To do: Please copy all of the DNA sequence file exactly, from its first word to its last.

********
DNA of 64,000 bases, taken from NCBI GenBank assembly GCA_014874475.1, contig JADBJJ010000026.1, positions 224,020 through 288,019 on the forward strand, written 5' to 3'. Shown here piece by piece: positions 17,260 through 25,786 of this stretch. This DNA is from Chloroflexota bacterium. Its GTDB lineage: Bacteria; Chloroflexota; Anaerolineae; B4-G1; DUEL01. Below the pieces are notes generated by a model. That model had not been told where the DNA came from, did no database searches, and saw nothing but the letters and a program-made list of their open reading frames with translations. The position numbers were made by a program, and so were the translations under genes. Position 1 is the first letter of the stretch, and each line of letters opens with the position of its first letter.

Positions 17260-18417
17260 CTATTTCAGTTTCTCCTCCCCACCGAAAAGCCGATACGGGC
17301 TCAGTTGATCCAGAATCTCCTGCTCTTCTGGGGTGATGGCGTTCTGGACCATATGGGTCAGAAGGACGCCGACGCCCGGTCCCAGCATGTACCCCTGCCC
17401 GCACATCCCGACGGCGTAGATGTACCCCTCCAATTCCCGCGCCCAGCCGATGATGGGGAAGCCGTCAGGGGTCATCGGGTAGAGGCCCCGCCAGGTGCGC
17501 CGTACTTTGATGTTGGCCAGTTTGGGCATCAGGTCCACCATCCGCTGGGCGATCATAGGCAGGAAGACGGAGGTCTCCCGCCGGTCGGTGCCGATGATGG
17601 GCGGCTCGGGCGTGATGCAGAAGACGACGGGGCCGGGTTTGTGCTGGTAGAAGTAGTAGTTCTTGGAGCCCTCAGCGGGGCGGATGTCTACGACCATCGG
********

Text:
DNA of 64,000 bases, taken from NCBI GenBank assembly GCA_014874475.1, contig JADBJJ010000026.1, positions 224,020 through 288,019 on the forward strand, written 5' to 3'. Shown here piece by piece: positions 17,260 through 25,786 of this stretch. This DNA is from Chloroflexota bacterium. Its GTDB lineage: Bacteria; Chloroflexota; Anaerolineae; B4-G1; DUEL01. Below the pieces are notes generated by a model. That model had not been told where the DNA came from, did no database searches, and saw nothing but the letters and a program-made list of their open reading frames with translations. The position numbers were made by a program, and so were the translations under genes. Position 1 is the first letter of the stretch, and each line of letters opens with the position of its first letter.

Positions 17260-18417
17260 CTATTTCAGTTTCTCCTCCCCACCGAAAAGCCGATACGGGC
17301 TCAGTTGATCCAGAATCTCCTGCTCTTCTGGGGTGATGGCGTTCTGGACCATATGGGTCAGAAGGACGCCGACGCCCGGTCCCAGCATGTACCCCTGCCC
17401 GCACATCCCGACGGCGTAGATGTACCCCTCCAATTCCCGCGCCCAGCCGATGATGGGGAAGCCGTCAGGGGTCATCGGGTAGAGGCCCCGCCAGGTGCGC
17501 CGTACTTTGATGTTGGCCAGTTTGGGCATCAGGTCCACCATCCGCTGGGCGATCATAGGCAGGAAGACGGAGGTCTCCCGCCGGTCGGTGCCGATGATGG
17601 GCGGCTCGGGCGTGATGCAGAAGACGACGGGGCCGGGTTTGTGCTGGTAGAAGTAGTAGTTCTTGGAGCCCTCAGCGGGGCGGATGTCTACGACCATCGG